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November 24, 1999 - Image 3

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The Michigan Daily, 1999-11-24

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LOCAL/STATE

The Michigan Daily - Wednesday, November 24, 1999 - 3

.si R
olIIGHER
EDUCATION
Arizona Greek
system regulates
alcohol use
The University of Arizona's
Interfraternity Council decided to phase
out parties sponsored by Greeks
Advocating the Mature Management of
Alcohol during the next two years, virtu-
ally eliminating the ability to have alco-
hol at parties in Greek chapter houses.
Starting in the year 2000, the 22
Arizona fraternities will be allowed
dn'l five GAMMA events. The num-
ber will be reduced to three in spring of
2001 and beginning the following
*6tnster, Arizona chapter. houses will
only be allowed to have alcohol at
Homecoming gatherings.
GAMMA regulates alcohol use and
safety at fraternity parties and requires
chapters to hire security guards and
police officers for their events.
Students apathetic
to, anti-gay protest
* The Westboro Baptist Church is
spending the next few days picketing
various institutions in Providence, RL..
that are accepting of homosexuals.
Sunday WBC held an anti-gay
protest on the corner of Prospect and
Wasserman streets at Brown
University. About 50 students, includ-
ig members of Brown's Lesbian Gay
Bisexual and Transsexual Association
showed up at the intersection to watch
he protest. Members of the Rhode
an Alliance for Lesbian and Gay
Civil Rights also observed the protest,
but neither group decided to conduct a
counter protest, saying such action
would be counter-productive.
While members of WBC held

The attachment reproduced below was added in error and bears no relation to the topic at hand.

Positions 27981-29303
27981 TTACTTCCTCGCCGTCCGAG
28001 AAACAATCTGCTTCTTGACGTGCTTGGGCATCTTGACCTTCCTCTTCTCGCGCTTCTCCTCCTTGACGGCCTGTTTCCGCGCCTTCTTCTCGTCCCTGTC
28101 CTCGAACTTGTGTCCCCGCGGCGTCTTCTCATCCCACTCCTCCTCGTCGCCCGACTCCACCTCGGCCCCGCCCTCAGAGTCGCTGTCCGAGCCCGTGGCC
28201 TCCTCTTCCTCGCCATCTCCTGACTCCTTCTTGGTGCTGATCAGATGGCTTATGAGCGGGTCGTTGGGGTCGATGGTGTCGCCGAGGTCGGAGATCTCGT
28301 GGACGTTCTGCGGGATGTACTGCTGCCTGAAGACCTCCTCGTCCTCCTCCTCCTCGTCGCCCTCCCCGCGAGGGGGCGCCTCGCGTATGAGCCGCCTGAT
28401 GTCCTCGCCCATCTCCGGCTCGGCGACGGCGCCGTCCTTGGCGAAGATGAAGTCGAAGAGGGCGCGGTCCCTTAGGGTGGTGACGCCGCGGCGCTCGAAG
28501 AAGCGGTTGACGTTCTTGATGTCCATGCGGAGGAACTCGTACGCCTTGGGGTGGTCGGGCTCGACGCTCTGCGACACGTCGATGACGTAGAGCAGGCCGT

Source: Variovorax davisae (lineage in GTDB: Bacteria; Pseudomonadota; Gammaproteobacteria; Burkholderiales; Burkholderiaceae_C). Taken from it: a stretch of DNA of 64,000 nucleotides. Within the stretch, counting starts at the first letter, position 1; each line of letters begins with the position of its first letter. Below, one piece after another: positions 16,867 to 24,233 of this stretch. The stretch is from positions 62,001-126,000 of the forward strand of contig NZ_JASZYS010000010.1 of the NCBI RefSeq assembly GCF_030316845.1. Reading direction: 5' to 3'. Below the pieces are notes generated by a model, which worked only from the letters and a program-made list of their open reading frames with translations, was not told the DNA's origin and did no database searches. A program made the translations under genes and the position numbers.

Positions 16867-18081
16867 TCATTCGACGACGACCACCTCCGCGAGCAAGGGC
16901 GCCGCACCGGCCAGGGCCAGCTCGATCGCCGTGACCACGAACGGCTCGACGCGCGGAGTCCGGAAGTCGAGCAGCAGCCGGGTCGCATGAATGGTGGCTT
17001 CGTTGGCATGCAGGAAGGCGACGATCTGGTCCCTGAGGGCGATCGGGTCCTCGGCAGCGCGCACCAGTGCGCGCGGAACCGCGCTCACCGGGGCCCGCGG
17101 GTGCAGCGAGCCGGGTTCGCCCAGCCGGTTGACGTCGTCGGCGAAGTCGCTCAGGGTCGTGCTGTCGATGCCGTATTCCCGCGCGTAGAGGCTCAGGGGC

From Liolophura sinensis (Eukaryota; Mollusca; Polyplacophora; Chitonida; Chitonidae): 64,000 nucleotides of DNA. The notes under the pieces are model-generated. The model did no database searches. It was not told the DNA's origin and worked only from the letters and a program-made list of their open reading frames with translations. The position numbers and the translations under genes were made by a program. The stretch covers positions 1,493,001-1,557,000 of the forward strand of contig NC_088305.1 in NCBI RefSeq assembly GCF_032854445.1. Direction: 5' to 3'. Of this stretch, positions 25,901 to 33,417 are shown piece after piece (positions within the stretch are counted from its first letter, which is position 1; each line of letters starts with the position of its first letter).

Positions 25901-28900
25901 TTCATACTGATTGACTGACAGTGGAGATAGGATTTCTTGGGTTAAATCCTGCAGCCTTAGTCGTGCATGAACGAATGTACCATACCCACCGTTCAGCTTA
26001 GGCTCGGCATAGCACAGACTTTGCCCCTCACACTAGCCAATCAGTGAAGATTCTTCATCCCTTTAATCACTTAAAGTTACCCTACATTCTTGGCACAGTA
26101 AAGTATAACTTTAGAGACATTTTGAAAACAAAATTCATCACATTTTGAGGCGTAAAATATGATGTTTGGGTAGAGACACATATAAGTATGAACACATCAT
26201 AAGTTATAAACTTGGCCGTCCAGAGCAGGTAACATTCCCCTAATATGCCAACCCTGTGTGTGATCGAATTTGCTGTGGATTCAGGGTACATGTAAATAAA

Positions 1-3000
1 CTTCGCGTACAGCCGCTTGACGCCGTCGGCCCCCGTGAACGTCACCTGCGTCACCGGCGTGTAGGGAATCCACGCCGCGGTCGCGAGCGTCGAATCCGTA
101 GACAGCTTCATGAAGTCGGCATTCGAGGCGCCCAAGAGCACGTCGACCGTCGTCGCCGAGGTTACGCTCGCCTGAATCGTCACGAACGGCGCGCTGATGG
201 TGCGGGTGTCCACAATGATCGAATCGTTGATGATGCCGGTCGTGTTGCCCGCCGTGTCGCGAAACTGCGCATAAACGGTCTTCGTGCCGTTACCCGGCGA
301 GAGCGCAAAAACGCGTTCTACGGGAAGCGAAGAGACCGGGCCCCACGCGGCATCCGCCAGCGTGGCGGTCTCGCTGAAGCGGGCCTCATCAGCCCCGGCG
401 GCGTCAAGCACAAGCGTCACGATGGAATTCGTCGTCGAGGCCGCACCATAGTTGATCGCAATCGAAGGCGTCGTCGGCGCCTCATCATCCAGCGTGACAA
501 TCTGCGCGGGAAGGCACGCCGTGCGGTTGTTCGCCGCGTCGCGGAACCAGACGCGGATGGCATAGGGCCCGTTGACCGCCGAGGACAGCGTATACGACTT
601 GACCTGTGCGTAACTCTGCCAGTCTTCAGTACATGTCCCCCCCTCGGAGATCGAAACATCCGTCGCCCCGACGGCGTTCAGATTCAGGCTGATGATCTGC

posters advocating the church's anti-
gay mission, many students filled the
other side of the street singing hymns,
playing a stereo and carrying posters
*eading, "God loves me."
WBC, a Topeka, Kan., group, is
known for picketing beating victim
Matthew Shepard's funeral.
Sfudent has a fatal
fall from window
University of Maine junior Andrea
Amdall, of Menomonie, Wis., fell from
her ,fourth-floor residence hall room
0indow Wednesday. Amdall, 20, was
ansported to the Eastern Medical
Center after falling at around 12:40
p.m. from her room at Somerset Hall.
She died later that afternoon.
Amdall, a student at the University
of Wisconsin at Eau Clair, was
spending the fall semester as a part
of a national student exchange pro-
gram.
Students decide
college rankings
The College Student Report is a new
college ranking system, which rates
uniyrsities based on student surveys
primarily completed on the Internet at
wwwindiana.edu/~nsse/bro2 www hntm
The survey asks students questions
such as how they spend their time, how
meaningful their experiences have been
with faculty and students, and what
*ley have gained from their classes.
The National Survey of Student
Engagement is scheduled to release the
survey in the spring of 2000.

The University of Massachusetts at
Amherst and Boston University are
taking part in the survey.
Colorado decides
against riot fee'
0 Instead of charging the students of
the University of Colorado at Boulder a
mandatory "riot fee," as University of
Colorado Regent Jim Martin suggested
at a regents meeting earlier this month,
the university is considering fining stu-
-dents directly involved in a riot.
At a meeting with the University of
Colorado's Student Union on Monday,
Martin admitted that he was not serious
about charging a "riot fee," but that it
sjust a suggestion.
Student leaders agreed to address
anti-riot measures that would
impose some sort of fine or eco-
nomic sanction against a rioting stu-
dent or student who disobey police
orders to disperse during a riot.
--Compiled by Daily Staff Reporter
Jewel Gopwani.

Security increases at museum meteorite exhibit

By Nicole Tuttle
Daily Staff Reporter
Stealing a 250-pound meteorite couldn't be con-
sidered easy, but the University's Exhibit Museum
of Natural History has made it next to impossible.
After the theft of a smaller meteorite in August